IPMP3.0, Oregon State University, Copyright 2000




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[Symphylan Identification]


[Insect Management]


Garden Symphylan

If soil moisture is adequate, the garden symphylan can be observed in mint root borer or strawberry root weevil soil samples taken in the fall. However, postharvest samples for mint root borer may be too shallow to detect a significant symphylan population. In the fall, this is because of the dry soil profile, a natural seasonal reduction in population, and the symphylan's tendency to travel downward in the soil to avoid high temperatures or seek moisture.


The best time of year to sample for symphylans is from March through September. However, to properly control them with an insecticide, you must apply it prior to spring regrowth. Take a soil sample to a depth of 10 inches from several different sites in the field (one site per 1 1/2 acres). Count the number of symphylans per sample and calculate an average number per sample. If an average of four to five symphylans is found in the samples, control may be required depending on the vigor of the stand.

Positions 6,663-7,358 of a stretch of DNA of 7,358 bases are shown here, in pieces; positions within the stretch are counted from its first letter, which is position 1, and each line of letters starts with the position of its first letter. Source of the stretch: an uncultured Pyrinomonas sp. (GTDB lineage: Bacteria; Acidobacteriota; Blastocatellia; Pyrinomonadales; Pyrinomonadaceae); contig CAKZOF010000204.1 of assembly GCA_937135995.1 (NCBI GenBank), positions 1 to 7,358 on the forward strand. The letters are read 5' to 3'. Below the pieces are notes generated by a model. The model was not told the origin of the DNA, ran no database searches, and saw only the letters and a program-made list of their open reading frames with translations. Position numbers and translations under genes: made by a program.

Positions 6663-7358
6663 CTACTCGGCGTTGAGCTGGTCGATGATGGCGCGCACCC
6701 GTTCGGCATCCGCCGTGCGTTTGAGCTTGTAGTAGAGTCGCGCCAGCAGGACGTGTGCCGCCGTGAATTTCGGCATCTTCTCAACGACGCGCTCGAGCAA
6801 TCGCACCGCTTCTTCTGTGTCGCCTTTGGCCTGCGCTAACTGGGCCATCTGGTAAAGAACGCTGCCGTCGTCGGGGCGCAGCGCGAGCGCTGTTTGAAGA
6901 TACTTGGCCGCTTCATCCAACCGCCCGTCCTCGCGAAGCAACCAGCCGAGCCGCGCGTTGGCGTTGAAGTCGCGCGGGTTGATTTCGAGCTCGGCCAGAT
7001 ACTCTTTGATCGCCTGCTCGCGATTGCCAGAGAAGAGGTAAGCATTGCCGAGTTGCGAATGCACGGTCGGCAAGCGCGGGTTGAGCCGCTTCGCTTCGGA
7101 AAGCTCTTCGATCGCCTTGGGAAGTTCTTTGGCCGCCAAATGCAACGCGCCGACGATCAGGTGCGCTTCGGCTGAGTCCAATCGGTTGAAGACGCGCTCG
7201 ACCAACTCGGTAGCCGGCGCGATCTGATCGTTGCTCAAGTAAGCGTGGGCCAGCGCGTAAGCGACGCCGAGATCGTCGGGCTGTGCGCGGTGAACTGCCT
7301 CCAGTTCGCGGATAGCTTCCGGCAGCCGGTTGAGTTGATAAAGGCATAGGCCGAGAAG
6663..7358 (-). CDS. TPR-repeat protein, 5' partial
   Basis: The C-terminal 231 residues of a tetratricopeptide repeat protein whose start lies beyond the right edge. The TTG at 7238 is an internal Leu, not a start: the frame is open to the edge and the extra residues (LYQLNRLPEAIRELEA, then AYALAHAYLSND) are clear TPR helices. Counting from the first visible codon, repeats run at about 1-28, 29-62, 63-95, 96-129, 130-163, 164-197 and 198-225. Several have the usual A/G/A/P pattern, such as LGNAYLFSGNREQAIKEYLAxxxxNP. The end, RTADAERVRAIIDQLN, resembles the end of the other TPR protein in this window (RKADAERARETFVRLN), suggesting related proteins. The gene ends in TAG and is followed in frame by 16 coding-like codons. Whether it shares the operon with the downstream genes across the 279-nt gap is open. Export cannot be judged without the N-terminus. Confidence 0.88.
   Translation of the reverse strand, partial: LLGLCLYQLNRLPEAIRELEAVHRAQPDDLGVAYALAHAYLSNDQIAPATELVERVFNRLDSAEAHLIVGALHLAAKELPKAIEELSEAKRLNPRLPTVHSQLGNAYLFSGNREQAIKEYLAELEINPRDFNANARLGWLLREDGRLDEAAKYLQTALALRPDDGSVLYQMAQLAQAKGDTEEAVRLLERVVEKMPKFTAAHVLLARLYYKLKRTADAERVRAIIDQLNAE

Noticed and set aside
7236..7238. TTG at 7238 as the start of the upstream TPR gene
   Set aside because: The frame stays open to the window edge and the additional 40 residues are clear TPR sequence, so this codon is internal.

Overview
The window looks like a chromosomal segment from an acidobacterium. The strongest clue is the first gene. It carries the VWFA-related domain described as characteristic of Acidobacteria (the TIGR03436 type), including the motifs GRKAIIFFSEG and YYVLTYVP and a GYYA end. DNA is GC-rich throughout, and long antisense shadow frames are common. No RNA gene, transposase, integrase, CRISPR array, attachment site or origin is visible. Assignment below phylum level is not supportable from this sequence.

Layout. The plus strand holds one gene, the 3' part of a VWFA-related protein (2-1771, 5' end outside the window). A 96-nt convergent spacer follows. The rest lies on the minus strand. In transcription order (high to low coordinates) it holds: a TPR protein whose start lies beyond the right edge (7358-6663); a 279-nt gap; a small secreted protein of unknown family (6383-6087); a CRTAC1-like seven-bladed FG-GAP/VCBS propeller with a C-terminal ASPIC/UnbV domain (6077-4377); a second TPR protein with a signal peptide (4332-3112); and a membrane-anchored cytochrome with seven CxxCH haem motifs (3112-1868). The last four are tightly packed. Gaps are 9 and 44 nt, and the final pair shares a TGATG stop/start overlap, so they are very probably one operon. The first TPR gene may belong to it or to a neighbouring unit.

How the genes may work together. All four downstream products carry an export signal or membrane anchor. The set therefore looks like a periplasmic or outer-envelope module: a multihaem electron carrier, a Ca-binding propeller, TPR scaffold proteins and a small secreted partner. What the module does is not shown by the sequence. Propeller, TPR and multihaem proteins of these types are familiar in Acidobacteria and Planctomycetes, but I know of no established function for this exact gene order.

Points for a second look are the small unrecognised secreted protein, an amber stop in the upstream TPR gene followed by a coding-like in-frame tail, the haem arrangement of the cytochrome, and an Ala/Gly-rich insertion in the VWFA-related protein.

If treatment is justified, apply Lorsban either through the sprinklers or by incorporating it by irrigation immediately after application (see the insecticide table for rates to apply). If possible, identify areas in the field where the population is concentrated and treat only those areas. Symphylans prefer heavier soils to sandy soils and often infest ridge or high areas, avoiding low spots where water concentrates.


A mite predator, Pergamasus quisquiliarum, commonly occurs in western Oregon soils (Berry, 1973). The developmental period of this predator requires about 17 days, compared to about 87 days for the garden symphylan at 20oC. Therefore, this predator could complete about five generations to one generation of the symphylan at this temperature. Studies have shown that this predator may consume up to 12 symphylans during one generation, indicating that it could be an important factor in regulating symphylan populations.